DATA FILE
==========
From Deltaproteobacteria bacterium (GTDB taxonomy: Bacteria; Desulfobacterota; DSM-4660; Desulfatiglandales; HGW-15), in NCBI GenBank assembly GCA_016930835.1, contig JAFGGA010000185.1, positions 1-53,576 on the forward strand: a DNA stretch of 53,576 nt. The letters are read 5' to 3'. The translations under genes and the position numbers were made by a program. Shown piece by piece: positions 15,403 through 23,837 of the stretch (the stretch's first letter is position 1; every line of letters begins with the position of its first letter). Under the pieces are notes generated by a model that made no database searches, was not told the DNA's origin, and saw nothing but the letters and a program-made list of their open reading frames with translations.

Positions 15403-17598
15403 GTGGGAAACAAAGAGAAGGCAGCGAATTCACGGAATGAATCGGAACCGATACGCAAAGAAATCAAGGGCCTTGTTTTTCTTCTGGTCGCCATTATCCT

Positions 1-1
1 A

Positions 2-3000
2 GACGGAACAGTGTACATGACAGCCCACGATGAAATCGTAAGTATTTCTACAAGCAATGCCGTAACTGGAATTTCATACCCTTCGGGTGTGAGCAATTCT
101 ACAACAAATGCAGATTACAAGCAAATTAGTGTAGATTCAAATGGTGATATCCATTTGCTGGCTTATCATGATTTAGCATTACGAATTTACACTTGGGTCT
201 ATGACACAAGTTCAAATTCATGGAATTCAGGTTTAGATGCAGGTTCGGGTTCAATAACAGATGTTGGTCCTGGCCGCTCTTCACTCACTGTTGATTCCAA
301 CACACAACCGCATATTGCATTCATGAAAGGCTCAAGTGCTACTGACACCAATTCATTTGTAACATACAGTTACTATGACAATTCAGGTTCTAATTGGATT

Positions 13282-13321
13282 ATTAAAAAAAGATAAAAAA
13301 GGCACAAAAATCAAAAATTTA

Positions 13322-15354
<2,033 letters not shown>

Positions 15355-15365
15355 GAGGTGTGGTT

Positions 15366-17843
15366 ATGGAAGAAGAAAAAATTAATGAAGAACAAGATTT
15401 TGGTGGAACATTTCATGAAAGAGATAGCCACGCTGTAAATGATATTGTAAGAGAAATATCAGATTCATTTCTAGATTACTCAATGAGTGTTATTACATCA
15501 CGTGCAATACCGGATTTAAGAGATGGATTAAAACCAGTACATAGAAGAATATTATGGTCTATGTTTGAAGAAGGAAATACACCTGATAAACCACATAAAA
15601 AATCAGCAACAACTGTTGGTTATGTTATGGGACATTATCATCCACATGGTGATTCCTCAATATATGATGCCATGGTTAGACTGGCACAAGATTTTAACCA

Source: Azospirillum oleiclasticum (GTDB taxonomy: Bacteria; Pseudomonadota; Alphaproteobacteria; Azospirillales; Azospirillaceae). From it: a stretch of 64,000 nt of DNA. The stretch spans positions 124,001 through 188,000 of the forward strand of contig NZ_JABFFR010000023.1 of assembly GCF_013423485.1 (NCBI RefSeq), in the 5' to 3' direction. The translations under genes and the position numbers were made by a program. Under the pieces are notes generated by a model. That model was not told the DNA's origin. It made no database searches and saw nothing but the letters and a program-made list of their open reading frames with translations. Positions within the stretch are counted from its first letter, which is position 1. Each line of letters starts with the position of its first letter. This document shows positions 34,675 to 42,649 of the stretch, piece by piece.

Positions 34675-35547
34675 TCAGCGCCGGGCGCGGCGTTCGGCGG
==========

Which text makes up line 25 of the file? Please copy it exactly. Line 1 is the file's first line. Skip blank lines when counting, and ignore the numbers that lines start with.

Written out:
34675 TCAGCGCCGGGCGCGGCGTTCGGCGG